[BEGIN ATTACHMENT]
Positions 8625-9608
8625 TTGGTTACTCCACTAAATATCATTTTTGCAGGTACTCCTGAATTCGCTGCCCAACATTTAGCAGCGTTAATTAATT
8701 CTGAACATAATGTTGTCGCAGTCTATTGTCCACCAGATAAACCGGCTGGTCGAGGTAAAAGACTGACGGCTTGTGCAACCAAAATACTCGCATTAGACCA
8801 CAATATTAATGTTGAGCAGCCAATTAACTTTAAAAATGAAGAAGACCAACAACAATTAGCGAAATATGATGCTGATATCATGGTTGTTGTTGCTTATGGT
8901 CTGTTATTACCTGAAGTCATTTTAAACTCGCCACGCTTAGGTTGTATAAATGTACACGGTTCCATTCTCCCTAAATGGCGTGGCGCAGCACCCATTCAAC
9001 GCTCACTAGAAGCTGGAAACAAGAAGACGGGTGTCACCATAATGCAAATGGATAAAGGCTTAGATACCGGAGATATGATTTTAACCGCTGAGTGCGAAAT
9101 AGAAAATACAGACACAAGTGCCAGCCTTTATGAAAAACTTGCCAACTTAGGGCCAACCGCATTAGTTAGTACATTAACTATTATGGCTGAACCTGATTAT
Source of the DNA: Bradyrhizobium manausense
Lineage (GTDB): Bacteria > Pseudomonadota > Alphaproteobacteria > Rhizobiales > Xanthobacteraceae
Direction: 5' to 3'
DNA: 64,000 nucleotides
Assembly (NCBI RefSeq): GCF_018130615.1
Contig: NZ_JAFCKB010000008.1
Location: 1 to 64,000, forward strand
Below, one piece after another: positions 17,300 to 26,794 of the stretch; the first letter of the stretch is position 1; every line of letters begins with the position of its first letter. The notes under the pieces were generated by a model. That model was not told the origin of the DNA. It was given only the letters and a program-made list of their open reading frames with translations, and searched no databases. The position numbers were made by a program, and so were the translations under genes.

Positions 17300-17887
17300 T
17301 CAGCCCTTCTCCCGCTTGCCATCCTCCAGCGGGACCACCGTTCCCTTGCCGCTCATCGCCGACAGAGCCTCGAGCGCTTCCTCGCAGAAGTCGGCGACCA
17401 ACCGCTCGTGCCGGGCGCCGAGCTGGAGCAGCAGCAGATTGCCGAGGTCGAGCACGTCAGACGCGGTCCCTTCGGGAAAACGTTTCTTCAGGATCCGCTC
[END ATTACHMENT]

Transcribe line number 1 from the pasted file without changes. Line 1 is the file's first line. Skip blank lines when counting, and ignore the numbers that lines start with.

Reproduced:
Positions 8625-9608